Dengue Shock Syndrome

Divya Bappanad
Karapitya Hospital
Galle, Sri Lanka
Initial Presentation
• HPI: 18 yo Sri Lankan male in USOH until
developed fever, myalgias and vomiting x 3 days.
On basketball team and day prior to fever
participated in game with no complaints.
• PMH: none
• Medications: none
• Immunizations: up to date
• SH: student, lives with mother in nearby
community outside Galle, + electricity and
running water, no siblings, no recent travel.
Physical Exam
• Vitals: T 40C BP 110/80 supine 90/70 standing
HR 96 RR 16 SpO2 not available
• Gen: Alert, Ill appearing
• HEENT: PERRLA, EOMI, + conjunctival
injection, OP clear, MM dry
• Neck: No LAD
• CV: RRR, no m/g/r
• Lungs: CTAB, no w/r/r
• Ab: +BS, soft, NT, ND, no HSM
• Ext: No edema
• Skin: No petechia
• WBC 5.2 86% N, 12% L and 1.2% M, Hgb 14 and
Platelets 16,000
• Dengue IgM + and IgG +
• CXR: clear
Continued Clinical Course
• Day 2 Coffee ground emesis
▫ Transfused FFP, plts and has transfusion rx
• Day 3 Increased work of breathing
▫ Transferred to ICU and intubated
▫ Abx, plts and steroids
• Day 4 Hypotension, decreased urine output with
worsening hypoxia
▫ Started on pressors
Progressive Deterioration
• Day 6 Abdominal compartment syndrome
▫ Paracentesis with 1.5 L removed
• Day 7 Worsening hypotension, decreased urine
output and difficulty ventilating
• Day 10
▫ Withdrawal of ventilatory support
Dengue Epidemiology
• Incidence
▫ 2.5 billion people in over 100 endemic countries
▫ 50 million people infected annually with 500,000
cases of DHF and approx 20,000 deaths
▫ Wide spectrum of illness although most subclinical or
• Dengue virus
▫ Flavivirus: Single Stranded RNA virus
▫ Serotypes: DEN-1 to DEN-4
▫ DEN-2 and DEN-3 severe disease with secondary
dengue infections
• Vector
▫ Mosquito
▫ Primarily Aedes Aegypti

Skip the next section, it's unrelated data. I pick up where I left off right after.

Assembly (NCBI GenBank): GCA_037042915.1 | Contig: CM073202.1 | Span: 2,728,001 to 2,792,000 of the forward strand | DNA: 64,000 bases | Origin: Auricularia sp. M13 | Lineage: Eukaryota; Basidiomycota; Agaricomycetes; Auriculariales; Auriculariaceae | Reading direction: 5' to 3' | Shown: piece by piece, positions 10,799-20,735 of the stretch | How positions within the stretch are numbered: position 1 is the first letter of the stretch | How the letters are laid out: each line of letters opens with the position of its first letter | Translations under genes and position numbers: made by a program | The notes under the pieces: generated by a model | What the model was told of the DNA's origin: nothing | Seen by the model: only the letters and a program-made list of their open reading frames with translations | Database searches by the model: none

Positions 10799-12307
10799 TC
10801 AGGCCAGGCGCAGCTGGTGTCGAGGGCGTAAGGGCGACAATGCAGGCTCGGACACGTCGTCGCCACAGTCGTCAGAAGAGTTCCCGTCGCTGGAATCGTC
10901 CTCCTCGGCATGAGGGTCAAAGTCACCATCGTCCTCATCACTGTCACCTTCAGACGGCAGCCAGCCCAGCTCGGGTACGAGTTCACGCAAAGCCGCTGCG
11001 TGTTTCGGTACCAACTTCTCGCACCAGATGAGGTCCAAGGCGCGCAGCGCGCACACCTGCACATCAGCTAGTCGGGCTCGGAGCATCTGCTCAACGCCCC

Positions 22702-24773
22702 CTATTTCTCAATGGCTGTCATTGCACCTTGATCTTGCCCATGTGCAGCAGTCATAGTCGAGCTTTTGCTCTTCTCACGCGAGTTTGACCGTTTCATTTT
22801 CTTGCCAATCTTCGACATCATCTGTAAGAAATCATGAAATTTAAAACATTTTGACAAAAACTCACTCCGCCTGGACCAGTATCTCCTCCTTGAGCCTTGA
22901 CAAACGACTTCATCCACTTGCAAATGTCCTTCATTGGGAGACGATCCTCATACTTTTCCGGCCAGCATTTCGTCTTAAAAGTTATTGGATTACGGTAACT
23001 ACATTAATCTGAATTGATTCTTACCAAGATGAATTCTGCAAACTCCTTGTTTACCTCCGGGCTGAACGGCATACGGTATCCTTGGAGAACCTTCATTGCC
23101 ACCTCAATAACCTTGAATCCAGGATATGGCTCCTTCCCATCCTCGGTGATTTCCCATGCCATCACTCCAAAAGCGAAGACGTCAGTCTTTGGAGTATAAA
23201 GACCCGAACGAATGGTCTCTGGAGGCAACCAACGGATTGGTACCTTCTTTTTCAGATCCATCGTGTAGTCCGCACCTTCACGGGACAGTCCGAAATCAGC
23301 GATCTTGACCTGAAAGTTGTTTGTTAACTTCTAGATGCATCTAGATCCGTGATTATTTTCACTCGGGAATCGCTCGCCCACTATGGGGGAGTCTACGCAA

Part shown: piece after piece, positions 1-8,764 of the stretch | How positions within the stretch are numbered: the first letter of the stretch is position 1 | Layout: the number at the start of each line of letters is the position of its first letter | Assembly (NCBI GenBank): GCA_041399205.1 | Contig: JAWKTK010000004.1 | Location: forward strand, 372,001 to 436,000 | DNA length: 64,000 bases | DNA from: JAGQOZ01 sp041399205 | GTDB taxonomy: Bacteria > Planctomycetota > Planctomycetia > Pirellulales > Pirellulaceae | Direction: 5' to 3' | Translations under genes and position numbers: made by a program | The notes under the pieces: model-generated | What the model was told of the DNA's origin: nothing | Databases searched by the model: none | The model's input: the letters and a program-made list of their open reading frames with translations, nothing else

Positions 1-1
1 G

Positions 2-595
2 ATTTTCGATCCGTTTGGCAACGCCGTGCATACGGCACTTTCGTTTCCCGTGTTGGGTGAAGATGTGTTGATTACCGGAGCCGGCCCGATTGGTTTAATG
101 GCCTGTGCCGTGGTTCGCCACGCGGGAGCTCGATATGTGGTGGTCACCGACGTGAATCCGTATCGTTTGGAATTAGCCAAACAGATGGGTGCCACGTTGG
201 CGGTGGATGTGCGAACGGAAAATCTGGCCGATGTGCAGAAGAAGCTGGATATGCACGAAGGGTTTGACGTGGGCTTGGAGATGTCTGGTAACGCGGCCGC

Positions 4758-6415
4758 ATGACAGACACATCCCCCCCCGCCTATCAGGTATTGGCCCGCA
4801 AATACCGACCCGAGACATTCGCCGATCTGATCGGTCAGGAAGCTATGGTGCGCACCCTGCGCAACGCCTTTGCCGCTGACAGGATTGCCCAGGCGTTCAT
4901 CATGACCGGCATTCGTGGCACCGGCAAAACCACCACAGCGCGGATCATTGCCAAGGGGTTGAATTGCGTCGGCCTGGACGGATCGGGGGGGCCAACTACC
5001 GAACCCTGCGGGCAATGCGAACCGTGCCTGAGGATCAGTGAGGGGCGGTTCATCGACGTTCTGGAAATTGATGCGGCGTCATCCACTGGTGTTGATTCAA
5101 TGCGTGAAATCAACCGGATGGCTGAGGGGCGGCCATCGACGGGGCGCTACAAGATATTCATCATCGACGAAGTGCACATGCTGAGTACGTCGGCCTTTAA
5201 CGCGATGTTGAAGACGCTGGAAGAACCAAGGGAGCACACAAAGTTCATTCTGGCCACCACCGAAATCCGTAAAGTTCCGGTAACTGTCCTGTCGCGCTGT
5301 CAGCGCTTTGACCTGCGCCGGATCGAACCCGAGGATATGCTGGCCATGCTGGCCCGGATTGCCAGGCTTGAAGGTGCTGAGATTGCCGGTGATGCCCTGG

 Aedes albopictus, Aedes polynesiensis and other
Aedes species also
▫ Most female Ae. aegypti appear to spend lifetime
in or around the houses where they emerge as
▫ Suggest people rather than mosquitoes, rapidly
move the virus within and between communities
Clinical Progression
• Critical phase
▫ 3-7 days
▫ Temperature defervescence with possible
increased capillary permeability and increasing
▫ If no change in capillary permeability will improve
and “non-severe dengue”
▫ If fail to defervesce and develop leakage
concerning for development shock
Clinical Progression
• Recovery phase
2-3 days
Reabsorption of extravascular fluid
Bradycardia and ECG changes common
Hemodynamics stabilize, auto diuresis begins and
patient clinically improves
Severe Dengue( Dengue Hemorrhagic
Fever or Dengue Shock Syndrome)
• Fever of 2–7 days plus :
▫ Evidence of plasma leakage, such as:
 high or rising hematocrit; pleural effusions or ascites; circulatory
compromise or shock
▫ Significant bleeding.
▫ Altered level of consciousness (lethargy or restlessness, coma,
▫ Severe gastrointestinal involvement (persistent vomiting,
increasing or intense abdominal pain, jaundice).
▫ Severe organ impairment (acute liver failure, acute renal failure,
encephalopathy or encephalitis, or other unusual manifestations,
cardiomyopathy) or other unusual manifestations.
• Clinical diagnosis
▫ Live and travel in endemic area and fever + 2
Anorexia and nausea
Tourniquet test +
Signs of severe dengue
Serologic Diagnosis
• Decreasing wbc
▫ 1st serologic abnormality
• Dengue IgM and IgG
▫ tests viral specific antibodies
▫ 76% sensitive for primary infection and 88% for
secondary infection
▫ 88%-99% specificity
• Supportive
• WHO management algorithm for fluid
• Transfusion
• Oxygen
• ICU monitering
• Dengue fever < 1% mortality
• Dengue hemorrhagic fever approx 2.5%
▫ Primarily children
• Dengue shock up to 47% mortality
Recurrent infection
• Active infection protected from illness from
different serotype for 2-3 months, but not long
• Infection by one serotype confirms lifelong
immunity to that serotype
• No immunization currently available
• Dengue: guidelines for diagnosis, treatment, prevention and control.
Second edition. Geneva: World Health Organization. 2009.
Accessed at
• Singhi S, Kissoon N, Bansal A. Dengue and dengue hemorrhagic
fever: management issues in an intensive care unit. J Pediatr (Rio
J). 2007; 83(2 Suppl):S22-35.

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